The year Roger records saw major changes in the industry, with unresolved threats to fishermen's livelihoods from new regulations, accidents in overcrowded waters and more and more fishermen chasing dwinding numbers of fish. But in spite of the uncertainties and dangers - and the job of a fisherman is twenty times as dangerous as that of a coalminer - what emerges is the portrait of a man with a great zest for life, who loves the freedom, the excitement and the laughs. The Skipper is the nearest you'll get to the story of a modern-day buccaneer.
After reading this book you'll treat your next plateful of fish and chips with new respect.
The book was published in 1993 by BBC books, ISBN 0 563 36755 5
Mine is an ex-library copy in excellent condition, and is definitely worth the read if you can find it.
The William Sampson Stevenson is still fishing from Newlyn and I saw her in March when I was in the port for two days with my camera. It really brought the book to life, having studied the boat up close :)
I'd love to have seen the TV series, but I know nothing about it - not even the number of episodes - other than it was in the early 90's.
16th October 2006, 22:34
Just had a look on BookFinder.com and got myself a copy of the book Shooting the net.2nd hand as new £12.50 p/p payed,dont go on to addall book search for this book as they seem to have listed some silly prices from $20 up to $51 not to sure what that comes to in £'s but it's daft when there are new ones going for £13.96 on Amazon uk (BookFinder.com)
16th October 2006, 23:05
The Skipper was a very good book. I've read it 3 times to date. The TV series was also excellent. It was about 6 episodes of 1 hour each & was a "fly on the wall" style series following the crew of a beamer. The crew all acted up a bit & it was hilarious in places & gave a realistic insight into the industry. I think I have them on video somewhere in the loft but I'm not sure if the tapes would be any good now after all these years.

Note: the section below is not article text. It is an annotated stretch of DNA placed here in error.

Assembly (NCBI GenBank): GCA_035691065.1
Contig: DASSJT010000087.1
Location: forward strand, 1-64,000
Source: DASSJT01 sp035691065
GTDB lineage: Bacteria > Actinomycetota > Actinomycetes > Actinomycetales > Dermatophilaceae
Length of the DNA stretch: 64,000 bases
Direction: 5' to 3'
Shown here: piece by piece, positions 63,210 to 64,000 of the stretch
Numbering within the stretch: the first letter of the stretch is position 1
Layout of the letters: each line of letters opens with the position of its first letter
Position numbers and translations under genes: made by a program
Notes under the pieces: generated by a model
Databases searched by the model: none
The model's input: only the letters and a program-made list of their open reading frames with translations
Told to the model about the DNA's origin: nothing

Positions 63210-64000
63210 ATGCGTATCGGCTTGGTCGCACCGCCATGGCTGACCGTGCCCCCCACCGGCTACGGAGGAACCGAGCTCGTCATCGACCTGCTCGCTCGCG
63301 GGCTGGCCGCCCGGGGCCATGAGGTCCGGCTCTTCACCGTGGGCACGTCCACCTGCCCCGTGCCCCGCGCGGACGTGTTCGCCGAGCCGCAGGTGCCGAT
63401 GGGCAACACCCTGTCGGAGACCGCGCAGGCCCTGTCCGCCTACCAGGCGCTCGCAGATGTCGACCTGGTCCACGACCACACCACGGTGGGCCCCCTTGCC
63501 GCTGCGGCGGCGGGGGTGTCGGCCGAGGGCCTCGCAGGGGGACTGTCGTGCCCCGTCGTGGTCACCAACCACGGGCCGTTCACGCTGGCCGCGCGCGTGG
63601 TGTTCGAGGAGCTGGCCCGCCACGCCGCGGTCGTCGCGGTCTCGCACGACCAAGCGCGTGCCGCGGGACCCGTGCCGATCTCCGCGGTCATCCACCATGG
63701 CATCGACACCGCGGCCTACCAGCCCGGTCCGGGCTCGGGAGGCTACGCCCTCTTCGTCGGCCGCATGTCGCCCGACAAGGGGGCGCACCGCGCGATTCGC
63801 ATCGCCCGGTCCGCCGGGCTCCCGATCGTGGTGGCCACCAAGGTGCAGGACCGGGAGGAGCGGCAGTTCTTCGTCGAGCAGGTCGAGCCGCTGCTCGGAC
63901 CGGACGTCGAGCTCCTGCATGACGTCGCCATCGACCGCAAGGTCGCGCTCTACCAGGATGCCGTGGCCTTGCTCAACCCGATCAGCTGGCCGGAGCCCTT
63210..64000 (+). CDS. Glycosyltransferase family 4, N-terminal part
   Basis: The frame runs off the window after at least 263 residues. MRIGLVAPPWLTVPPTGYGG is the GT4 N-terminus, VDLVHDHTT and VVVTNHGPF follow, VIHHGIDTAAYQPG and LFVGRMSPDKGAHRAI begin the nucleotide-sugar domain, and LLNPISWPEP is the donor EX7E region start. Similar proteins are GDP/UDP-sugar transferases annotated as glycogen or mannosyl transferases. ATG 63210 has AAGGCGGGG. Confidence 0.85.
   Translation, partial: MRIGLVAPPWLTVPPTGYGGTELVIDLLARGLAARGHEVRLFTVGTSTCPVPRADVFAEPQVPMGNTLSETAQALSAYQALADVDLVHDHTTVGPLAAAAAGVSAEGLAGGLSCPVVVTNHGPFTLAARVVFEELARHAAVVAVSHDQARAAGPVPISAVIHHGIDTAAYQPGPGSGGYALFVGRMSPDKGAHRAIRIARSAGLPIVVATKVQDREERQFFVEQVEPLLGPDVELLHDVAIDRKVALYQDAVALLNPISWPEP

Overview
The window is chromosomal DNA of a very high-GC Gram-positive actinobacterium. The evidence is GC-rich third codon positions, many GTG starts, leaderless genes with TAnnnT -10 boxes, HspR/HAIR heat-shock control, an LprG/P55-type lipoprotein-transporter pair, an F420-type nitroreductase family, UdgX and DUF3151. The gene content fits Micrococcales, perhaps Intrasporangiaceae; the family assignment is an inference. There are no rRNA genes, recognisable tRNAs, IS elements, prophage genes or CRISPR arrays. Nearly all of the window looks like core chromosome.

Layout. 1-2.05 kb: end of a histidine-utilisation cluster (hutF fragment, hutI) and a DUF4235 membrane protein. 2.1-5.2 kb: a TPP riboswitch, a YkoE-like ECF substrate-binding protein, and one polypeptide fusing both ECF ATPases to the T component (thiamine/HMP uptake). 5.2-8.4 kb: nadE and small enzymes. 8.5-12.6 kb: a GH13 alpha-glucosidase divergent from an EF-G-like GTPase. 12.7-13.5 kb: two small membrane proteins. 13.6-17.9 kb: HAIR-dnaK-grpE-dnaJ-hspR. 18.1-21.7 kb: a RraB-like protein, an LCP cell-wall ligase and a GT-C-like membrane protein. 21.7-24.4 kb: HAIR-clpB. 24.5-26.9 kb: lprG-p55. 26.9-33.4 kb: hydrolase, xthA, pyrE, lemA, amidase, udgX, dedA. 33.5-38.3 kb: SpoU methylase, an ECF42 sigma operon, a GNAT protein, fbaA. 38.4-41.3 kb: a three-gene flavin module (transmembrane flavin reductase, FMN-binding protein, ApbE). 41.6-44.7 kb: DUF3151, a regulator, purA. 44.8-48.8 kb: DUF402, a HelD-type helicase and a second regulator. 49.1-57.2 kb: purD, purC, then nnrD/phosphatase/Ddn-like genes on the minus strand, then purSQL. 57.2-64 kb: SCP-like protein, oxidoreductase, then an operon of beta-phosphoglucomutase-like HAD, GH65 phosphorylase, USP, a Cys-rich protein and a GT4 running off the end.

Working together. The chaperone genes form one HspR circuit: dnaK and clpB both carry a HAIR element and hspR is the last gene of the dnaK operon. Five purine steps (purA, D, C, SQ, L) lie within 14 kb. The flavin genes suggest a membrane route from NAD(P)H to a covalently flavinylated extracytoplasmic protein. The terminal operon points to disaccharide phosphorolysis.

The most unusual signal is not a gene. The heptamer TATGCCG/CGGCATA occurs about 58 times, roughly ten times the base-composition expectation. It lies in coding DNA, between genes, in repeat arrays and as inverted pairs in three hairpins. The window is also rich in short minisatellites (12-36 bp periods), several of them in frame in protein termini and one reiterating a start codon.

17th October 2006, 20:45
yes, good series. wish they would repeat it. Does Roger Nowell now have Wayfinder (ex-SH??) ? I think he and his brother skippered the two berwick sputniks at one time, Karen and Bervie Braes, when they were owned by Billy Stevenson.
17th October 2006, 20:49
Thanks guys - at least now I know how many episodes and it's worth watching if I ever come across it :)
17th October 2006, 22:46
Roger Nowell has now sold Wayfinder back to the NE (possibly Hartlepool) & bought the Toms built Valerie May - FH 270 from Looe. The boat has now been re-named Imogen - PZ 11??.
Roger's brother, Frank, was skipper of the Irish beamer, Deirdre Mairead - WD 113 at the time of the TV series but passed away several years ago.
19th October 2006, 13:21
Thanks for the info on Imogen, Martin -
I have photographed her in her changing colours.
Another book I can highly recommend is
"Growing up with Boats" William Stevenson's autobiography.
New Headland Printers Ltd, Penzance. ( 2001 )